Speaking of the Finnish war, I am reminded of what happened in Vasa and which was distorted and exaggerated in the foreign newspapers. “It was a mere scratch compared to what I’ve seen in my lifetime!” said the general. “Emperor Alexander earned eternal glory and the gratitude of posterity for eliminating the old barbarity and introducing humanity into wars. In the old days any city taken by storm was given over to the soldiers to do with what they liked as a reward for their bravery. Such was the custom! And what else could be expected from maddened and infuriated soldiers! Victory always ended with looting, rape, and murder. You remember the words in Suvorov’s writings on tactics: “Take a town, take a camp—it’s all yours!” I admit to you that I myself never considered that it could be otherwise! I have been in hell two times in my life—the assault on Izmail and the storming of Praga... It is frightening to remember!”

At my request the general told me some of the details regarding the storming of Praga and the preceding events in Warsaw. In relating the recollections of a witness, I consider it necessary to add some preliminary information regarding Polish affairs at that time which I learned not from books, but from the stories of my general and other eyewitnesses.

In politics there is no place for poesy or sensitivity. When the business concerns the wellbeing, peace, and prosperity of the fatherland—you may weep, but you do what is needed. The amazing body politic that was the former Poland in the midst of three autocratic states—Russia, Austria, and Prussia—could not exist without raising in them anxiety and the utmost vigilance. The Polish kingdom was called the Rzeczpospolita.This was an epigram for a republic and a kingdom. The king had no power in his kingdom, and there was no Polish popular sovereinty in the republic because there was practically no native middle class, and villagers were the objects of oppression and robbery. In the cities and towns Germans and Jews occupied the trades and businesses with very few exceptions. The nobility constituted the imaginary republic, which is to say an entitled class that had accrued to itself all power, and within the nobility wealth took precedence over all other merit. The poor nobility was subject to the same oppression as the townspeople and villagers. Religious fanaticism, fanned by the Jesuits, extinguished any true enlightenment in Poland and ignited mutual hatred and discord within the noble class, which both openly and surreptituously worked against the common interest, desiring only to destroy personal enemies. Everyone recognized the state’s deficiencies, but no one could undertake to improve it since the nobles did not want to relinquish their rights and the parliament, or Sejm, would not agree to increase taxes. How could remedies be realized without funds, without troops, without obedience to the authorities? In his satires the distinguished Polish writer Naruszewicz accurately portrayed the habits and morals of the Polish nobility during the eighteenth century. All Polish writers, even emigres who wrote with an inspired passion for everything Polish, were of one voice in recognizing that in eighteenth century Poland corruption, both political and administrative, was rampant to the utmost degree! They lamented then and now the interference of foreign powers in the the affairs of the former Poland, but who in fact invited them, if not the Polish king himself or the Polish noblemen!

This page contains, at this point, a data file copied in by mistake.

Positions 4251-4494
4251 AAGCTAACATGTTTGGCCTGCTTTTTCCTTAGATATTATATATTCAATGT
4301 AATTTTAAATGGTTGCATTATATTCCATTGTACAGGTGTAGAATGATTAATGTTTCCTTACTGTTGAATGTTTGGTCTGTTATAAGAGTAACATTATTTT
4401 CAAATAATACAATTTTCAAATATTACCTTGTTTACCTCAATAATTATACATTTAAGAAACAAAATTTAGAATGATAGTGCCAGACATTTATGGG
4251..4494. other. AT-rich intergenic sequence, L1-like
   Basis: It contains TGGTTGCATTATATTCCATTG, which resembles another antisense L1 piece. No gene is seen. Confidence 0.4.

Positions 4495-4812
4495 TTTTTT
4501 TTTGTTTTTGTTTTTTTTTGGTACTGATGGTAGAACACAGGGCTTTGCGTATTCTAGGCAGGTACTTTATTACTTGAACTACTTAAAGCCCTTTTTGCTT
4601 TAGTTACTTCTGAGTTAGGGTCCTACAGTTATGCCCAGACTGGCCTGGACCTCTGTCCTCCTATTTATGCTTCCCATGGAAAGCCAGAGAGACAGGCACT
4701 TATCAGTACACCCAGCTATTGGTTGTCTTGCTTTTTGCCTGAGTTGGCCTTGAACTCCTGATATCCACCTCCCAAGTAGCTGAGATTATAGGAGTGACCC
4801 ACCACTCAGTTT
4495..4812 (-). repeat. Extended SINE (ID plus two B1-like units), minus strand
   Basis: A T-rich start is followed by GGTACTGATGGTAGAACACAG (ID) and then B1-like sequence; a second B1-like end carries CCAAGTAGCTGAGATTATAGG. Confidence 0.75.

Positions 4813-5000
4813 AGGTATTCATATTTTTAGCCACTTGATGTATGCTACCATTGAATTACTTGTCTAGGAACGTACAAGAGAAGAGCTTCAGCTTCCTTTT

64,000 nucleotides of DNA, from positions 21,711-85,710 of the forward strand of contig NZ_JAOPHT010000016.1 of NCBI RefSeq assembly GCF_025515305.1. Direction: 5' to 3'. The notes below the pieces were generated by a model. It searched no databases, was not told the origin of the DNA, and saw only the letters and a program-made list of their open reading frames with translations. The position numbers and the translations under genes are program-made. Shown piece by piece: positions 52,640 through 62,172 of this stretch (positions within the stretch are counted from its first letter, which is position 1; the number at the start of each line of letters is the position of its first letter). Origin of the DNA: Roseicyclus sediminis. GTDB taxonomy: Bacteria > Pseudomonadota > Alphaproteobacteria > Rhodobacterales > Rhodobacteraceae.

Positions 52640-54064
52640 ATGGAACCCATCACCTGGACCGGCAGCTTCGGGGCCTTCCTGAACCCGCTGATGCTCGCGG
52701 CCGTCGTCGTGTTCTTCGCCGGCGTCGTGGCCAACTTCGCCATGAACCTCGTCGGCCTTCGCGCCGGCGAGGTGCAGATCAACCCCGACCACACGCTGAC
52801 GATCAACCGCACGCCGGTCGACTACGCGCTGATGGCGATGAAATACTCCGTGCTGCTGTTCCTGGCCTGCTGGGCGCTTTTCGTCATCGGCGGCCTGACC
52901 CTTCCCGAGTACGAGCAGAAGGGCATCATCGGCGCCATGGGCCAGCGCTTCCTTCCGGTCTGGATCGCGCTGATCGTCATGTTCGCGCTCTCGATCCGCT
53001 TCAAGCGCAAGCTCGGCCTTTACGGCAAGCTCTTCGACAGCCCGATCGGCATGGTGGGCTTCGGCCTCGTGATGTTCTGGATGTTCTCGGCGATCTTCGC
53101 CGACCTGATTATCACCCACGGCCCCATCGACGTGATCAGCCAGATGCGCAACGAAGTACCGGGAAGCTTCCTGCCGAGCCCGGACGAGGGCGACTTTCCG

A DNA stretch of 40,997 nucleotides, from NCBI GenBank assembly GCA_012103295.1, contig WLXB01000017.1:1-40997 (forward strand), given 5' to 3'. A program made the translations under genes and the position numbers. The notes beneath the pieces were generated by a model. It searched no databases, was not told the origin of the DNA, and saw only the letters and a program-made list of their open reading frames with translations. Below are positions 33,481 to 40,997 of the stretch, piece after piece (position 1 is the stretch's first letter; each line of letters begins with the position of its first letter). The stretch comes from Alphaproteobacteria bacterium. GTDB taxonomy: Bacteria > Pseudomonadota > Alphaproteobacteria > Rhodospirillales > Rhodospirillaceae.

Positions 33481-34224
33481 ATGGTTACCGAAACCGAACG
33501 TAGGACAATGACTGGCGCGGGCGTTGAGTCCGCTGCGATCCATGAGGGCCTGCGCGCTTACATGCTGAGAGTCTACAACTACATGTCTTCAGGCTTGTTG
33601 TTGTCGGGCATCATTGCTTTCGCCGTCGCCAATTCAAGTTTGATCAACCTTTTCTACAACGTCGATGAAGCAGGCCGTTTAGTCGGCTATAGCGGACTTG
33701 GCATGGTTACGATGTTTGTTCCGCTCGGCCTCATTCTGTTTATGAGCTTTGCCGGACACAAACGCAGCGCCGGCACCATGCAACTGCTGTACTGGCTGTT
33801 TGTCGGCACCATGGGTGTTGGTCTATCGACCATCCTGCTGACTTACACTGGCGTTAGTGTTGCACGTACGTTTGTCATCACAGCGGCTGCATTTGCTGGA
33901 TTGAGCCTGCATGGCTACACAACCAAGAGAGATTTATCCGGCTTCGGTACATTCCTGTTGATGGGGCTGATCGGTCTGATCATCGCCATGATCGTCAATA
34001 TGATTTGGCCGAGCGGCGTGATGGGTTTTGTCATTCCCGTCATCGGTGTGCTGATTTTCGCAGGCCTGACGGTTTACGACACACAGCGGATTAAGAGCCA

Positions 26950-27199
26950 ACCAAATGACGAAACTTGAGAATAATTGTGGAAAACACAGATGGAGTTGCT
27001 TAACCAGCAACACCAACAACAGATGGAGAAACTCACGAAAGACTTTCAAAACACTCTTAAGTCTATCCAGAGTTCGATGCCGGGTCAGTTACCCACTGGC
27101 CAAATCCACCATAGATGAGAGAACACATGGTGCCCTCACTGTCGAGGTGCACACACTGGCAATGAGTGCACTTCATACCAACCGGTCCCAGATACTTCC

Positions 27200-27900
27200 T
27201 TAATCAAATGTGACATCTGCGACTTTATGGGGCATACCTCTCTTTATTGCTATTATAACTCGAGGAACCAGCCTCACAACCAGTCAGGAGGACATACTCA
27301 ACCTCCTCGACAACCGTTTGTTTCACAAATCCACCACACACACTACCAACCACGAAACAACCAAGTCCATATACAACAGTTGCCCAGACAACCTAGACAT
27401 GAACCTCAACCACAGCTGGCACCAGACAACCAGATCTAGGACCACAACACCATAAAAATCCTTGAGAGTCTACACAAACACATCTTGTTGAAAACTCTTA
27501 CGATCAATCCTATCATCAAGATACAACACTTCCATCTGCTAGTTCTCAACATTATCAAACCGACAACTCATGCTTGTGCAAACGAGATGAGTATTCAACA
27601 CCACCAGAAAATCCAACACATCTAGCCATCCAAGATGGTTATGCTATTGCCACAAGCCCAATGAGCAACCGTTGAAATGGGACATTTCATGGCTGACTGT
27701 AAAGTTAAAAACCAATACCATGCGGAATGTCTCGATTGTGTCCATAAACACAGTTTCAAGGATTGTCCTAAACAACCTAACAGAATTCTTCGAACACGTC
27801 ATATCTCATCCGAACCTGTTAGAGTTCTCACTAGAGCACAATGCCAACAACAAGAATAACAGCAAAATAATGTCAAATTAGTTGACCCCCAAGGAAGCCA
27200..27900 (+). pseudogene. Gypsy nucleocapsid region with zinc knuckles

Out of greed for money the elite of the aristocracy offered their services to foreign powers against the good of their own country. Others worked to overthrow King Stanislaw Augustus and acquire the royal title for themselves. All Poland was divided into factions and there was no unity of power or will. There is no one to blame—the Poles themselves were the guilty ones! I will not keep repeating what is already known or repeat the old reproaches, but rather be guided by the words of the wise Capefigue: “le respect du malheur est un des plus nobles instincts de la mature humaine.”